Ilana Mercer, August 6, 2003

A British Times Literary Supplement reviewer recently took a shot at tracing the “providential themes” in George Bush’s political rhetoric. Indeed, the interminable war on “tyrants and terrorists” is laced with evangelical zeal. The American president, however, is not alone “in the redemption business.”


British Prime Minister Tony Blair fancies himself every bit the redeemer of mankind. Etched all over Blair’s address to Congress was the devotion to the “mystic [and, might I add, malevolent] idea of national destiny.”


One particularly chilling dictate was this: “I know out there there’s a guy getting on with his life, perfectly happily, minding his own business, saying to you, the political leaders of this country, ‘Why me? And why us? And why America?’ And the only answer is, ‘Because destiny put you in this place in history, in this moment in time, and the task is yours to do.'”


The tyranny implied in Blair’s maudlin grandiosity should be obvious.


First, the little guy back home ought to be the one calling the shots, not Messrs. Messiah and Company. Second, before Blair joins Bush in rousing the “visionless” middle-class American from his uninspired slumber—The Great Redeemer thinks it’s below contempt to harbor a civilized desire to mind one’s own business and live in peace—he ought to take a look at the little guy back in England.


Tony Martin, for one, is not having a terribly tranquil time. Blair’s blather to Congress about “the spread of freedom” being “the best security for the free” must ring hollow to the law-abiding, English farmer, who would no more advocate the spread of British-style freedom than he would the bubonic plague.


Tony Martin was recently released from jail after being arrested for the crime of defending his home—he killed a career criminal by the name of Fred Barras and injured his accomplice, Brendon Fearon, when the two broke into the elderly man’s homestead. Martin was convicted of murder and sentenced to life in prison, the court finding that he had no freedom to use force to defend his property or his life.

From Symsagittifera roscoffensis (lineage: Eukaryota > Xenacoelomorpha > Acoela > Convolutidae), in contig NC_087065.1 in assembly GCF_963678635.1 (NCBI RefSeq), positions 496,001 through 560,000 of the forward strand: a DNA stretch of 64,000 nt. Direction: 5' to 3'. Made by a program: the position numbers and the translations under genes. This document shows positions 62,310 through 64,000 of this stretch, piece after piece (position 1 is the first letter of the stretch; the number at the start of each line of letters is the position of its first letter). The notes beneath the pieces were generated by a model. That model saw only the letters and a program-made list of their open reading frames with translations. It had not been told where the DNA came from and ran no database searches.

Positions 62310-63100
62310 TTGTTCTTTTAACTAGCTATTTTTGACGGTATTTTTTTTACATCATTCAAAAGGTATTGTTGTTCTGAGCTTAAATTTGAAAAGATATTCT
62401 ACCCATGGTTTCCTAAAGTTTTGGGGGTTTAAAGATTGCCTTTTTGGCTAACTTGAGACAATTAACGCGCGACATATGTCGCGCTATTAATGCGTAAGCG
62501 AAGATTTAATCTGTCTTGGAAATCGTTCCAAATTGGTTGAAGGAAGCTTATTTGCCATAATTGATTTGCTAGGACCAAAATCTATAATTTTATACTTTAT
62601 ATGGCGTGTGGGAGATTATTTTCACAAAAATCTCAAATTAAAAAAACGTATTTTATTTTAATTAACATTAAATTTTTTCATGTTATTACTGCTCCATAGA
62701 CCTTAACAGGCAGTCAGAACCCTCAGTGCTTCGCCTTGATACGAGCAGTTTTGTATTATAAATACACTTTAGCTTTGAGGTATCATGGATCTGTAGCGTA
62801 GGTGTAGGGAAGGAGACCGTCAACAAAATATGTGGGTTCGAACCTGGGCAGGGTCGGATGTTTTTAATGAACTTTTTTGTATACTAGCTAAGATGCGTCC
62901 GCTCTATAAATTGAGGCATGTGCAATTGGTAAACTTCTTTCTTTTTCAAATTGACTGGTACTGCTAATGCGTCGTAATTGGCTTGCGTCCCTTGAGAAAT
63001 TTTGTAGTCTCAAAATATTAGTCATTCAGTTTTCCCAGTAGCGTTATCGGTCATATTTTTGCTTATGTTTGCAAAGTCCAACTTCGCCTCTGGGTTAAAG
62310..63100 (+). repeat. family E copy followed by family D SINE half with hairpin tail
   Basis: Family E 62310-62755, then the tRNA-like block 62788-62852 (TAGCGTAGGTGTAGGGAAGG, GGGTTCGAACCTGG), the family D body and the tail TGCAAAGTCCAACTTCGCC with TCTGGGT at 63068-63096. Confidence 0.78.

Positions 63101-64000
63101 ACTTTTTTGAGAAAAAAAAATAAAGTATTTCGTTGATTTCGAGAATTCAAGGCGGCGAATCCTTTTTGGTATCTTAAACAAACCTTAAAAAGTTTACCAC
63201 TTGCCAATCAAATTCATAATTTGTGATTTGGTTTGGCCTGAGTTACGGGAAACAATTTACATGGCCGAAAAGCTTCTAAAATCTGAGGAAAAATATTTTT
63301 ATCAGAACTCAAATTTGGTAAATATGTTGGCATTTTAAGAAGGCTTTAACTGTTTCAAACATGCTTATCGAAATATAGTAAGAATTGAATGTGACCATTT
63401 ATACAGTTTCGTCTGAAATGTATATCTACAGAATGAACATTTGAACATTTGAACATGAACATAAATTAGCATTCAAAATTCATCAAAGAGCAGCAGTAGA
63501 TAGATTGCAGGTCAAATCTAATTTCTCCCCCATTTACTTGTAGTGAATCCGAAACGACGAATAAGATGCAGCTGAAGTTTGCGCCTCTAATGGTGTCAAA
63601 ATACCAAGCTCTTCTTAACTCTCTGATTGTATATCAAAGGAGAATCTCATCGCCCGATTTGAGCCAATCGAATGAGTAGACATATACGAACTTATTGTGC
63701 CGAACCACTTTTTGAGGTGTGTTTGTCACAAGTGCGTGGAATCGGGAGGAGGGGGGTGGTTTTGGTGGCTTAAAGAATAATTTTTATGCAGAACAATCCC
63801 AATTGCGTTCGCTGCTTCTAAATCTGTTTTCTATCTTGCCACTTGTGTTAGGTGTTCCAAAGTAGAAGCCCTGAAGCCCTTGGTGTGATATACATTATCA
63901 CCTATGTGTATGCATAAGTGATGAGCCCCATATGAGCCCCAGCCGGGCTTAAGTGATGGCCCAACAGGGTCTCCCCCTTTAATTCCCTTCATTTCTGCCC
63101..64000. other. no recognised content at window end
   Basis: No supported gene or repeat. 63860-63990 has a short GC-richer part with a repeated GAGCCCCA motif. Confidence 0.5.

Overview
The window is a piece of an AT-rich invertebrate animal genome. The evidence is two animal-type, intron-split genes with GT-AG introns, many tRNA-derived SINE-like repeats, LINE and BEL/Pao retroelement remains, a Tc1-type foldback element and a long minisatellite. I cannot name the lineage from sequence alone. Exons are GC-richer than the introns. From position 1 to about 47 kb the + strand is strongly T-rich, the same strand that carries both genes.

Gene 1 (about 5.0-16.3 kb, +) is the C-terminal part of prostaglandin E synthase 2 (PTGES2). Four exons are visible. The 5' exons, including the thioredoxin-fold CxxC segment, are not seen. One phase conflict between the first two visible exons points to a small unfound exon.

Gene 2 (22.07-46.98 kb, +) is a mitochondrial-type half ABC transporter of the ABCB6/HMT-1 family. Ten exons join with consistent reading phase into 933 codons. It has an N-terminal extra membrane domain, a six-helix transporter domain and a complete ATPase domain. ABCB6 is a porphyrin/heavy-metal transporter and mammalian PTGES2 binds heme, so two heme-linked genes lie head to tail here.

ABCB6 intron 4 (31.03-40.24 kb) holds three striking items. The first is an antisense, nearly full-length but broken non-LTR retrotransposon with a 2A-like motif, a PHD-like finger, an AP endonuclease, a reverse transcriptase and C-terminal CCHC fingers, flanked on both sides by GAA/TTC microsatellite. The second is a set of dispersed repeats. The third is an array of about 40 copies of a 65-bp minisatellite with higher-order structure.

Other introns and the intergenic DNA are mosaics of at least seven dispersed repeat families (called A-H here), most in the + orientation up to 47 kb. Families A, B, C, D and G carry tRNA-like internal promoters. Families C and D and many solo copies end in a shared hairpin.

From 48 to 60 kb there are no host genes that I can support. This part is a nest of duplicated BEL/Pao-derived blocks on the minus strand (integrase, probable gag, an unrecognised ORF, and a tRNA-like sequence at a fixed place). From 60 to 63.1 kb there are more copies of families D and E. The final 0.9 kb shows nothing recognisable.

The traditional “Rights of Englishmen”—the inspiration for the American founders—are no longer cool in Cool Britannia. The great system of law that the English people have long held dear, including the 1689 English Bill of Rights, which entails the right to possess arms, is in tatters. The British elites, many of whom enjoy taxpayer-funded security details, have disarmed law-abiding Britons, who now defend themselves against the protected criminal class only at their own peril. 


A right that can’t be defended, however, is a right that exists only in name. In Britain today there is, in effect, no real right to life or property.


In Blair’s Britain, the law has been turned around to break and subdue proud and self-sufficient people like Tony Martin. The Crown rejected his self-defense plea, although his conviction for murder was commuted to manslaughter once Martin capitulated and agreed to accept a diagnosis of mental illness. In other words, to defend your home in Britain is to evince a paranoid personality disorder.